Field Day at farm of Richard and Diana Sloan
Iowa Learning Farms, along with the STRIPS project and the Iowa Cover Crop Working Group, hosted a field day on Thursday, June 18, at the Dick and Diana Sloan farm, rural Rowley. The STRIPS project, Science-based Trials of Rowcrops Integrated with Prairie Strips, is at Neal Smith Wildlife Refuge, Prairie City. The project focuses on planting a small percentage of a field into strips of perennial prairie plants to reduce soil erosion, water runoff, and to create habitat for pollinators. Iowa farmers are now applying this conservation practice on their own fields for the benefits that the research results have shown.
For more information see the Iowa Learning Farms web page.
Top photo: During the field day, the three dozen visitors make a short trek to the prairie strips on Dick Sloan’s farm. Above, Dick gave a brief history of his experiences with cover crops and prairie strips.
AgriNews features Cedar River
Coalition bus tour
AgriNews writer Jean Casper-Simmet rode along with some 75 people on the Cedar River Coalition’s tour of conservation practices on several farms in the middle Cedar River watershed.
“The goal of the Middle Cedar Partnership Project is to establish connections with individual farmers to enhance adoption of practices that will improve soil health, improve bankside and downstream water quality, potentially limit peak downstream flows and enhance the long-term viability of producers…”, she wrote.
For the full story, read Jean’s article at http://www.agrinews.com/news/iowa_news/cedar-rapids-is-partnering-with-farmers-to-reduce-nitrate-levels/article_c5f44af6-fc70-5cb7-ba96-174e92f4911c.html
Introduction to denitrifying bioreactors
Subsurface drainage makes Iowa’s productive fields possible, but also impacts Iowa’s water quality, in particular by carrying nitrate into streams and rivers. Woodchip bioreactors are one practice that can help reduce the amount of nitrate in field drainage water. Video and still photographs from several northeast Iowa bioreactor sites. Published on Feb 12, 2015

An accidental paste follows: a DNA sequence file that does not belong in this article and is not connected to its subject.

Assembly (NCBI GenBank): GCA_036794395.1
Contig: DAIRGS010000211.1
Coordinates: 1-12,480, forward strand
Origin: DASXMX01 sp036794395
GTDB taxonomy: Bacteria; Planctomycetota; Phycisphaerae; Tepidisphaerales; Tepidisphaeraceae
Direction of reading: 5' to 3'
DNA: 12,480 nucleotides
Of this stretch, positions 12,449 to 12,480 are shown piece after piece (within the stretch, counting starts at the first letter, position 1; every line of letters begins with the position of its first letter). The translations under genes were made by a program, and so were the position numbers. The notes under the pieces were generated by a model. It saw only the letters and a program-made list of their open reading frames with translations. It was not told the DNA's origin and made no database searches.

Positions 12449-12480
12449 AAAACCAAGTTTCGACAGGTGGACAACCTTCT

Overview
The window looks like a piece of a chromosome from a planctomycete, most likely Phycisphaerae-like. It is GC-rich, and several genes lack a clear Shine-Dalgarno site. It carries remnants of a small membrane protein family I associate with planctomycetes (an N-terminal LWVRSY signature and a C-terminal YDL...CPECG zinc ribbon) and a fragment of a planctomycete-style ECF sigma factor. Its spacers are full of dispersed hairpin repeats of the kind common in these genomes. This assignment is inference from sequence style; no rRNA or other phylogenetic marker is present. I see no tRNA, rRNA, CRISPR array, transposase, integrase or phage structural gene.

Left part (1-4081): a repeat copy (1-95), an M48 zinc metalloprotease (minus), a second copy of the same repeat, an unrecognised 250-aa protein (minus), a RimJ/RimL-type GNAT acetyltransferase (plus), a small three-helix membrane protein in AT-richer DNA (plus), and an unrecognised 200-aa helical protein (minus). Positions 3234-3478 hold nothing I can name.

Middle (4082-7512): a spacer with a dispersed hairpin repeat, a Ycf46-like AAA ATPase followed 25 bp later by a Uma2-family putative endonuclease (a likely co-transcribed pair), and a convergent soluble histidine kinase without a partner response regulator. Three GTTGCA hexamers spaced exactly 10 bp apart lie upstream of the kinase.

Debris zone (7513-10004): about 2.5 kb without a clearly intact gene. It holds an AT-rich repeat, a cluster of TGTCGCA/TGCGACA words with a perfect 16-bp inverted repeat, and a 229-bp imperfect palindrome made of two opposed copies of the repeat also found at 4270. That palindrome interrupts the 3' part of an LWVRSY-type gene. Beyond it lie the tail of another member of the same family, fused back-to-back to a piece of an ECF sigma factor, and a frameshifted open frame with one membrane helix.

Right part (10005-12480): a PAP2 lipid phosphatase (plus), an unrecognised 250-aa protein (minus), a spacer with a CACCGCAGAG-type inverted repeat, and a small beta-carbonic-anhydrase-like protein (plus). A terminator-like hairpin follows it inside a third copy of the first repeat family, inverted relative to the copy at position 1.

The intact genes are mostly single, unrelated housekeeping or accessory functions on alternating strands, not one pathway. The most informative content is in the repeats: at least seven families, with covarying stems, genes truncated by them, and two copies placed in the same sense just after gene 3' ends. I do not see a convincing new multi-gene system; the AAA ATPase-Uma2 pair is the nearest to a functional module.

Denitrification bioreactor webinar available
A July 29, 2014 webinar, created by Jamie Benning and Chad Ingels of Iowa State Outreach and Extension and Keegan Kult of the Iowa Soybean Association can be viewed at the webinar.
The webinar was created for the Miller Creek Water Quality Improvement Project on the west side of the Cedar River watershed and northwest of Lime Creek. The MCWQI Facebook page is at www.facebook.com/MillerCreekWQIProject.
Dick Sloan appears on IPR ‘Ripple Effect’
Iowa Public Radio’s Talk of Iowa summer series, “Ripple Effect”, has been examining various aspects of Iowa’s environment. Dick Sloan joined the water quality conversation on Monday, July 21.
Listen to the archived edition: Talk of Iowa
…and is featured in AgriNews
Jean Caspers-Simmet interviewed Dick Sloan about his approach to resilient farming for the July 22 issue. Plus there’s a interview with Chad Ingels on the resilient farming conference that will be held in Ames August 5-7.
Lime Creek watershed efforts in the news
Educational and conservation efforts in Lime Creek watershed are featured in the March 8, 2014, issue of Iowa Farmer Today. To read the article, visit http://www.iowafarmertoday.com/news/crop/nutrient-management-a-gradual-evolution/article_3041bf72-a487-11e3-9870-0019bb2963f4.html
Lime Creek tile line project
A Lime Creek Watershed Improvement Association project proposal, “Monitoring Nutrient Losses from Tile-Drained Fields in the Middle Cedar River”, is a two-year project that began July 1, 2013 following approval by the State Soil Conservation Committee.
PDF of proposal: SSCC RD Proposal Cover Page_LC
More . . . on the grant and the project, including a July 23 front-page story by Orlan Love of the Cedar Rapids Gazette, on our “News” page.
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Agricultural and urban flooding
on IPR’s Talk of Iowa
(April 2013) After two major flooding events for Iowa in 1993 and 2008, and a number of significant flooding events in-between, Iowans need to ask hard questions about how we have altered our environment.
Iowa Public Radio’s “Talk of Iowa” discussed agricultural and urban flooding, looking at changes we’ve made to our landscape that has made it more prone to flooding. The program also discussed both the damage flooding can cause, and some innovative ways farmers, homeowners and city planners can prevent flooding or at least minimize the damage it can cause.
To hear a podcast, follow this link: http://iowapublicradio.org/post/preserving-iowas-soil-after-flooding